Need advice on building a full spectrum wifi wardriving rig

The gear needed for wardriving

6 posts • Page 1 of 1
So, as the title says, I'd really like to have rig to cover all of the possible wifi channels (2.4 & 5ghz), full time so it won't need to hop and possibly miss things in between. Now I already have enough adapters to cover every channel in the 2.4 spectrum (1-13), I now need to stock up on 5ghz adapters and wondering if it's really necessary to get an adapter to cover every 20mhz channel OR if the radio was in put in 80mhz mode, would it pick up beacons from all four 20mhz channels? I suppose I could set up a test lab to figure it out, but if someone has the solution, I'd appreciate it.

Also, any suggestions for compatible USB adapters? It should have an external antenna connection if I ever need it, but even a recommended chip set would be helpful.

I plan on adding a few rtl-sdrs, and multiple gsm/cdma tower sniffers next..

Thanks!
As I understand it initial authentication/handshake is always done on 2.4 Ghz for Wifi and the optimum receivers would be 4 unit's Alfa's are the go to devices three of them set to specific channels 1 -- 6 -- 11 and one hopping all channels, coverage allows for a little overlap between the freq's used. Once the devices authenticated then they push up to the 5Ghz spectrum.

A Wigle csv export can be imported into QGIS which is an excellent opensource mapping application.
Last edited by Chatter-Static on Mon Sep 23, 2019 8:33 am, edited 1 time in total.
we're working (albeit slowly) on an actual ground-covered export for WiGLE on Android as well - GPX export.
As I understand it initial authentication/handshake is always done on 2.4 Ghz for Wifi and the optimum receivers would be 4 unit's Alfa's are the go to devices three of them set to specific channels 1 -- 6 -- 11 and one hopping all channels, coverage allows for a little overlap between the freq's used. Once the devices authenticated then they push up to the 5Ghz spectrum.
This is definitely not true. There are ways for dual-band APs to push a dual-band client that initially connected to 2.4 up to the 5G version of the same SSID (if available), but beaconing and handshaking take place independently in-band. 802.11a devices that do not have 2.4G radios at all wouldn't work on dual-band APs otherwise. Likewise for those of us who run different SSIDs for each band and/or have certain APs only operating on 5G. Those are entirely invisible to 2.4G-only devices.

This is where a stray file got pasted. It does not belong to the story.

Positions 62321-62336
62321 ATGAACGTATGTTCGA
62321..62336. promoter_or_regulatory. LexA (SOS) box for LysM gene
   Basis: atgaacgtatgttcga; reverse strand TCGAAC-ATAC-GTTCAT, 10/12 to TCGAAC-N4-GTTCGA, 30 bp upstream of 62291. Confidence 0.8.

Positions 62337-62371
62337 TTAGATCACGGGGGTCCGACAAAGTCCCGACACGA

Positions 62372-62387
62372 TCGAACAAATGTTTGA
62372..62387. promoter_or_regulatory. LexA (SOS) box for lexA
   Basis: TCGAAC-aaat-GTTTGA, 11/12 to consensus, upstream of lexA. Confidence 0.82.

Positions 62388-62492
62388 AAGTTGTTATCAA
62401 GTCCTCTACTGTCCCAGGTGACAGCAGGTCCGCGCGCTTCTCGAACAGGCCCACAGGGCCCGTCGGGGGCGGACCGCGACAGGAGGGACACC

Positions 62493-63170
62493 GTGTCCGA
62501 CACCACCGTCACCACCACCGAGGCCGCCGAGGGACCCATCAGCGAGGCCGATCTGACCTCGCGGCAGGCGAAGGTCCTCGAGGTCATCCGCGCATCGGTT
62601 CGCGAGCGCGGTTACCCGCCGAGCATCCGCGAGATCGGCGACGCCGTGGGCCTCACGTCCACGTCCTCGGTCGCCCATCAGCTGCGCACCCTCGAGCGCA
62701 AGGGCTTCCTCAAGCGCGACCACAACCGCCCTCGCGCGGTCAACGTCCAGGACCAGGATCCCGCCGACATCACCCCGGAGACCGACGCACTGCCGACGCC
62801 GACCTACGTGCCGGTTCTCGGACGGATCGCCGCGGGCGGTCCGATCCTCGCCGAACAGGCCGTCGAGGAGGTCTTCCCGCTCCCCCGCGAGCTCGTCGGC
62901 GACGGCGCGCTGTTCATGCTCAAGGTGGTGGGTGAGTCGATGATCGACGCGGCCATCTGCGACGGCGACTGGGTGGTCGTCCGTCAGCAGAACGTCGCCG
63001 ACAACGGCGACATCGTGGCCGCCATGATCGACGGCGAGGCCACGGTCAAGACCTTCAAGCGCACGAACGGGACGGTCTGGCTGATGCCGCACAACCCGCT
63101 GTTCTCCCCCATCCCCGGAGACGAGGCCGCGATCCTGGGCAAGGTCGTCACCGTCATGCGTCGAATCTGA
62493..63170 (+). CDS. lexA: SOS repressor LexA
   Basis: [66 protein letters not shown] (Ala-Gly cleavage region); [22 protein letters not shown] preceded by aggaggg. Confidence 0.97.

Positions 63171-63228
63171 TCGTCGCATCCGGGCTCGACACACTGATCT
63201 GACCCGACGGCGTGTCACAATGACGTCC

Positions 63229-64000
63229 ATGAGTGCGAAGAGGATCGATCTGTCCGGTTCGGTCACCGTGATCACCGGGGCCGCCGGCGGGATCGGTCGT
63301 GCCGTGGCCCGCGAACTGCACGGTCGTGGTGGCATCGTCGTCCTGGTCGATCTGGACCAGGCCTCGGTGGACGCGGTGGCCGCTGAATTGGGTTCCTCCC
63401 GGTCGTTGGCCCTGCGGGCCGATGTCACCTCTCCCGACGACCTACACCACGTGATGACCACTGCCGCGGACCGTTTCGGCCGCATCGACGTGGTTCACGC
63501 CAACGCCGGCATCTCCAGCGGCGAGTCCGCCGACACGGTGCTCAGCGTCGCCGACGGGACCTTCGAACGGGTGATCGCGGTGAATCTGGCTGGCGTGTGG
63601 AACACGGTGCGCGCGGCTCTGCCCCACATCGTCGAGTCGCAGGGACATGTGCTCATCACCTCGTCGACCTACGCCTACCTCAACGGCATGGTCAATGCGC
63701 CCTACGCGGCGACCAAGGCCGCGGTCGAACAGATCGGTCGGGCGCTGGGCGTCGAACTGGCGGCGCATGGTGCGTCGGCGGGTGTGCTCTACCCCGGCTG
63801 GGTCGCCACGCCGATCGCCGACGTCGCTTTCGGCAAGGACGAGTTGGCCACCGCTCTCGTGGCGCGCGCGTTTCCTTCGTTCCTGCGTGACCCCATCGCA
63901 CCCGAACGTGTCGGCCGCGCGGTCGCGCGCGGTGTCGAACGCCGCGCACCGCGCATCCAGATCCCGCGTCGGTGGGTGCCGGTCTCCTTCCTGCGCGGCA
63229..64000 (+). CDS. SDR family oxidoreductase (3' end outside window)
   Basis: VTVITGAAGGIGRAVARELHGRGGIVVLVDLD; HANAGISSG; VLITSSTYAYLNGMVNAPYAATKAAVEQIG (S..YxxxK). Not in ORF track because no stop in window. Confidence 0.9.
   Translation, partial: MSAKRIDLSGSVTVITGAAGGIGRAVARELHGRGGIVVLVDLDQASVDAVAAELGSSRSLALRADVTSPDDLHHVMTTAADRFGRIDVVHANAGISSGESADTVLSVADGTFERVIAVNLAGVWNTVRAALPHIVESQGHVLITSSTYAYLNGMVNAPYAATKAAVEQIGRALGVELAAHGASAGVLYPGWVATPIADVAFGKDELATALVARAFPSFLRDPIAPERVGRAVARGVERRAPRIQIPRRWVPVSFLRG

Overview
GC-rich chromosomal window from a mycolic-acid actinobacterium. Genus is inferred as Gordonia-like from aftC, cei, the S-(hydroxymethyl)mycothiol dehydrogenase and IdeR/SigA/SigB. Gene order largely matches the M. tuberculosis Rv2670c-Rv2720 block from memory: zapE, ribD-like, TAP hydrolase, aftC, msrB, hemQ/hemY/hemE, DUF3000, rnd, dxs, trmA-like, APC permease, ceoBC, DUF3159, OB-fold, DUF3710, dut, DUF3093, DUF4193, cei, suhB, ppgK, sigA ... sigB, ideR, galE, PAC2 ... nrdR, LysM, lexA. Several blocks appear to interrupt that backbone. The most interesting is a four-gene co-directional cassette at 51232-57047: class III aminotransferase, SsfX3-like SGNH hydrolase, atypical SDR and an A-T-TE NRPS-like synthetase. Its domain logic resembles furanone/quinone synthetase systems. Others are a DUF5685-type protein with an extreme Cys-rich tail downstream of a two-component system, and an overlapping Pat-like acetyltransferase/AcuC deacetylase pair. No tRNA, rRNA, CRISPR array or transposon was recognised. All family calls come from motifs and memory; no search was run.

Amateur Radio operators in the US have access to additional 2.4 and 5.2ghz frequencies not normally tuned by regulated wireless configurations. I started researching this as I am a licensed ham, several more channels not being captured ;)
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amateur radio, wifi enthusiast
As I understand it initial authentication/handshake is always done on 2.4 Ghz for Wifi and the optimum receivers would be 4 unit's Alfa's are the go to devices three of them set to specific channels 1 -- 6 -- 11 and one hopping all channels, coverage allows for a little overlap between the freq's used. Once the devices authenticated then they push up to the 5Ghz spectrum.
This is definitely not true. There are ways for dual-band APs to push a dual-band client that initially connected to 2.4 up to the 5G version of the same SSID (if available), but beaconing and handshaking take place independently in-band. 802.11a devices that do not have 2.4G radios at all wouldn't work on dual-band APs otherwise. Likewise for those of us who run different SSIDs for each band and/or have certain APs only operating on 5G. Those are entirely invisible to 2.4G-only devices.
I am happy with my Kismet set up combined with my phone because I have an adapter dedicated to 5Hhz but the 2.4Ghz adapters pick them up sooner but I find that helps with triangulation in qgis.

I would like to find a low gain antenna not high to reduce the range of one of my 2.4Ghz adapters.

My like of Kismet is finding all the clients as well, it would be nice if wigle did this on one of the phones that supports monitor mode.

6 posts • Page 1 of 1

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